Well – not sure what has happened to October, but it is almost over and we are hurtling towards the end of our month highlighting books set in Afghanistan. But if you have just enough time to squeeze in one more, then please, please give Andrea Busfield’s Born Under a Million Shadows a go.
Like the Kite Runner, this book gives us a look at Afghanistan through the eyes of a child – eleven year old Fawad. But Fawad has had a much tougher time of things than the Kite Runner’s Amir. His father and brother have been killed, his sister has been abducted and he and his mother Mariya are forced to rely on family charity.
The opening line of the novel is enough to send a shiver down your spine…
“My name is Fawad and my mother tells me I was born under the shadow of the Taliban.”
But despite this, and the inevitable horrors and bloodshed of any book set in Afghanistan, Born Under a Million Shadows is a delight.
Things look up for Fawad when Mariya becomes the live-in housekeeper for three westerners — NGO worker Georgie, James the journalist and lesbian engineer May. He is understandably suspicious of his mother’s new employers, and takes it upon himself to spy on them, setting the scene for some wonderful interaction and misunderstandings.
The novel is filled with Fawad’s wry humor and observations. Horrified to discover that foreign women don’t know how to wash clothes without the help of a machine, Fawad questions his mother about Georgie’s other domestic deficiencies.
And he is a bit perturbed by the foreigners’ Christmas and how it compares with their own celebrations for the birthday of the Prophet Muhammad.
“What we don’t do, however, is drink alcohol from the moment we get up until the moment we fall into bed – or, in James’s case, on the stairs. And after attending my first celebration of Jesus’s birthday I now understand why everybody needs two days off work to recover….As a Muslim I respect the foreigners’ Jesus and I like the fact that they celebrate his birthday even if they have got their facts muddled. However, it was hard to believe that for such a big day in their calendar I never once heard my friends mention Jesus’s name. Although James shouted ‘Christ’ when he slipped on the stairs.” – p103-104
Throughout the novel, Fawad is exposed to a whole lot of perplexing aspects of western culture – alcohol, Christmas, Wikipedia and the Sex Pistols just to name a few – and tries to rationalize how these fit into his own beliefs and upbringing. And while his reactions are so often those of a child, it doesn’t take long to realize that Fawad is a little wiser than the rest of us when it comes to understanding what really matters in the world.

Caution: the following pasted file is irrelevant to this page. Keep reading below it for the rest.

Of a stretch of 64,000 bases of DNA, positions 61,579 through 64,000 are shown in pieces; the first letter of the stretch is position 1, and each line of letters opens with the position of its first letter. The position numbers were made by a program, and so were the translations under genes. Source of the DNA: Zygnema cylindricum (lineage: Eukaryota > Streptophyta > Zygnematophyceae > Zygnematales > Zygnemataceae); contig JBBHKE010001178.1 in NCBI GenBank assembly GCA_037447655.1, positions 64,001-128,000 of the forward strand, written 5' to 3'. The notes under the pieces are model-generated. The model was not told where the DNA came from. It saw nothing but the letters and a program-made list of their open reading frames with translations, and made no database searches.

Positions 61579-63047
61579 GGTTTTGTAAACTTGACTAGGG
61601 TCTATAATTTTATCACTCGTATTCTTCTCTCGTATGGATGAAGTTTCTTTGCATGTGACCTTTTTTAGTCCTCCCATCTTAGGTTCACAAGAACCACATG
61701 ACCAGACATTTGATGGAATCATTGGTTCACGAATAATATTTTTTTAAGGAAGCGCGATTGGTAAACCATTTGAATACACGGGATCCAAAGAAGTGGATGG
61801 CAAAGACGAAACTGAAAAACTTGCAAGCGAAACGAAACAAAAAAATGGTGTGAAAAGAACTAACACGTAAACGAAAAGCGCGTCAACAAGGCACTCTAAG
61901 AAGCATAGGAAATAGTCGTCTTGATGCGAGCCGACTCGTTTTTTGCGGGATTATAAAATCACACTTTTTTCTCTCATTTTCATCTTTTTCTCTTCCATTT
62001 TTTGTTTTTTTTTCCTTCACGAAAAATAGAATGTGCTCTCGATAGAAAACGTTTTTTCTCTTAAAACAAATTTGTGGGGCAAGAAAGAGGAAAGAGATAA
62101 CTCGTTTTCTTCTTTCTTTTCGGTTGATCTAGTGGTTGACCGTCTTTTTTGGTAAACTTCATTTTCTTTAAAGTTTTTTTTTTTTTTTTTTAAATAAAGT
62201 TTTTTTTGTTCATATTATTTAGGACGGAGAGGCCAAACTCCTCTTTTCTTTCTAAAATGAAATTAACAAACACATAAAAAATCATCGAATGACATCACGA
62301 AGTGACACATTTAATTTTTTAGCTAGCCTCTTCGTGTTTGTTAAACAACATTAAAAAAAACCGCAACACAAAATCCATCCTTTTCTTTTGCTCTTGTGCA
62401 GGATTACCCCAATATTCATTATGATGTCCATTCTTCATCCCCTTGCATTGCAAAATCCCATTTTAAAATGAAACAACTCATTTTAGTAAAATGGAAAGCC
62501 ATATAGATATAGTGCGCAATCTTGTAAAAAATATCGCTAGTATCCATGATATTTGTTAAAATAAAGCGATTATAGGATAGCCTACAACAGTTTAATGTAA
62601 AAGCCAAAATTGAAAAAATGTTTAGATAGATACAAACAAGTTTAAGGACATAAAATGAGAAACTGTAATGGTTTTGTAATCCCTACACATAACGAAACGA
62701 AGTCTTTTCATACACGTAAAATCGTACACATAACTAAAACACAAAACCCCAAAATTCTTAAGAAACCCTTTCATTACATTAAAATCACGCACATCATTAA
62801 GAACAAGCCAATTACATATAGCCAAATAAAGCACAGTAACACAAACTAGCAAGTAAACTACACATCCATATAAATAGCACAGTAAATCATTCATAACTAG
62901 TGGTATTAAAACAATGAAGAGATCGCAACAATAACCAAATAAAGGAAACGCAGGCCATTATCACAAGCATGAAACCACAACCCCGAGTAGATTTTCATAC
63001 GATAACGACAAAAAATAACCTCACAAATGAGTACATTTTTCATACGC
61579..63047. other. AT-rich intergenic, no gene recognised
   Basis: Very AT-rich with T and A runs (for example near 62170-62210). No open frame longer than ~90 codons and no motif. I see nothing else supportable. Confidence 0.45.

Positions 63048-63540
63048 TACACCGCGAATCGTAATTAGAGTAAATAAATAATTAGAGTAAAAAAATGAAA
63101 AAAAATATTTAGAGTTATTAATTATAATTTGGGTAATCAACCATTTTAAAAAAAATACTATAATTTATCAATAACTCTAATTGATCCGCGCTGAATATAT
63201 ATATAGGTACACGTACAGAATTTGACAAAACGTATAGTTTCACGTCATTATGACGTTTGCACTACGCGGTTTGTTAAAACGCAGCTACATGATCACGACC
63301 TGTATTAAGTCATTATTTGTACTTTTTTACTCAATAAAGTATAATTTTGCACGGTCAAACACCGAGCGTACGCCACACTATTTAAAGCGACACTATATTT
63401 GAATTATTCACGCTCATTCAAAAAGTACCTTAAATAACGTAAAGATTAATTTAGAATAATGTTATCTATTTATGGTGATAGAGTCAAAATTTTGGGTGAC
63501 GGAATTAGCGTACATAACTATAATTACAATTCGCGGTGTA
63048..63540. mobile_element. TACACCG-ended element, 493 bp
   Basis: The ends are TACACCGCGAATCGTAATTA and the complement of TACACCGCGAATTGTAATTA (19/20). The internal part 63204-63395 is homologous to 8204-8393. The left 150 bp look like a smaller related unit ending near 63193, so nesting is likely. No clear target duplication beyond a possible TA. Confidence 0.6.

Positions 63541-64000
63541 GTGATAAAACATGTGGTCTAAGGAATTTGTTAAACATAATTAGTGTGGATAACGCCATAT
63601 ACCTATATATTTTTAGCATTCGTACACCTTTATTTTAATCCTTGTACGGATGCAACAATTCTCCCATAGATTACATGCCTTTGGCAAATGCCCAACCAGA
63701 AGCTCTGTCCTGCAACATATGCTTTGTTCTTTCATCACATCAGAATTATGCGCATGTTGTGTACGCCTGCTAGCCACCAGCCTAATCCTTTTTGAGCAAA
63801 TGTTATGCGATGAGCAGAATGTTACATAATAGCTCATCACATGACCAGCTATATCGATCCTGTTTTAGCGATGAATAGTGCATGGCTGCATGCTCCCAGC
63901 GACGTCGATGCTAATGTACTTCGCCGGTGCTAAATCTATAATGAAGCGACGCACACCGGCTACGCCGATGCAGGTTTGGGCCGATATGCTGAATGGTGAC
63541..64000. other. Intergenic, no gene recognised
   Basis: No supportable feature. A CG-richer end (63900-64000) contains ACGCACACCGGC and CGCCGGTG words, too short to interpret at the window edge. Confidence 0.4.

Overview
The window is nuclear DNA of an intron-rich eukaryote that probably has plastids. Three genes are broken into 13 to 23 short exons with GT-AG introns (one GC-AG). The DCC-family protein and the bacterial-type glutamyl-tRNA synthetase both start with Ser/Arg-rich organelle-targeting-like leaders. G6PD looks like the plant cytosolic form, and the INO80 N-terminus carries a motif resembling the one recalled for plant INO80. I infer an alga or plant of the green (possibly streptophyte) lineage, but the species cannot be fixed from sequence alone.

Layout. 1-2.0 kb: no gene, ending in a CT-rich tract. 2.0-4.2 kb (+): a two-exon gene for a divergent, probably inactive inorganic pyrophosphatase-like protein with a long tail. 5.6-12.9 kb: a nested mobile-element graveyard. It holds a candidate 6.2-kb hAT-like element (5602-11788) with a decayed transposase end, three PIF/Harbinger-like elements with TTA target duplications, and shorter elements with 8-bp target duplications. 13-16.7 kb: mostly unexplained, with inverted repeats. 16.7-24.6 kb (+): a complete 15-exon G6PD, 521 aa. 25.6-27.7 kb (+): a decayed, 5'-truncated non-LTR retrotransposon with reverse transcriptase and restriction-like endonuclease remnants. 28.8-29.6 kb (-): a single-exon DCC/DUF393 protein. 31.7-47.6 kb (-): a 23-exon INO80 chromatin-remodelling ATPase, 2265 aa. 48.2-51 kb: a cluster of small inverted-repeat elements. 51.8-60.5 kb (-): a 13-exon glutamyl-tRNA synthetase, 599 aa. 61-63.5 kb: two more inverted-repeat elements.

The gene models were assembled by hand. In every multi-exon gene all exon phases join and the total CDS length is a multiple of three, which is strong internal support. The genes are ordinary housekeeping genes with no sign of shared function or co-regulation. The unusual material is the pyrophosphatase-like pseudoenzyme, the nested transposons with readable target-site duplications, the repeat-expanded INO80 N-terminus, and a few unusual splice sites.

We have read novels before that give us detail of life in Afghanistan, but what I enjoyed about this book was its glimpse into the way locals and foreigners are forced to interact – at least in Kabul. It reminds us that it’s never clear cut, motives are not always obvious and that beneath it all, there is often genuine good will to make a difficult situation work.
There are mentions of contemporary issues and developments – Afghanistan’s first elections, NGO programs and the Karzai government – as well as references to the past. And I’m pleased to see The Buddhas of Bamiyan make another literary appearance (something I believe is mandatory in all novels about Afghanistan!).
Andrea Busfield, who lived in Afghanistan for several years, has managed to write a novel which provides a bit of everything. By the end of Born Under a Million Shadows I had learnt something, had had a good cry and laughed more than I have for a good long-while.
I really don’t want to give away too much about the story, but it is one filled with love and romance (more than one romance in fact!), heartache, and at times almost inexpressible joy. There are warlords, cashmere goats that need combing and entrepreneurial shop-keepers who offer “Free Delivery and Cak”. There is also a host of truly lovable characters, you really won’t want to say good-bye to.
Here is what Busfield has to say in this interview with The Guardian:
“I don’t think you could find two more different books than The Kite Runner and Born Under a Million Shadows,” she says. “Mine is quite humorous I think. I wanted to capture something different; I didn’t want to do another tragic tale about Afghan people.”
In this, I think she really has succeeded. There is tragedy, but the novel is infiltrated with the black humor that is typical of societies that have had to find a way to deal with the almost endless despair of their daily lives.
As Fawad’s mother Mariyam tells him…
“Of course, that was long before the Taliban came. Now look at us! We don’t even own a tree from which we can hang ourselves.” – p15.
You’ll need to brace yourself for some colorful street language and gut-wrenching descriptions – but I would be very surprised if you didn’t turn the last page of ‘Born Under a Million Shadows’ and want to start it all over again.
So go on – as I have left it so late to write this post, you have special dispensation to let your Afghanistan journey spill over into the beginning of November.. pick up a copy of Born Under a Million Shadows today, and let us know what you thought of it.
And I leave you with this, from Fawad.
“The foreigners can keep their talk of beautiful scenery and traditional goodness because all of us would swap it in a heartbeat for just one moment’s peace and it’s high time the sorrow that came to plant itself in on our soil just packed up and went away to terrorize someone else.” – p99
Enjoyed this post? Have a look at our other World Party Reading Challenge selections.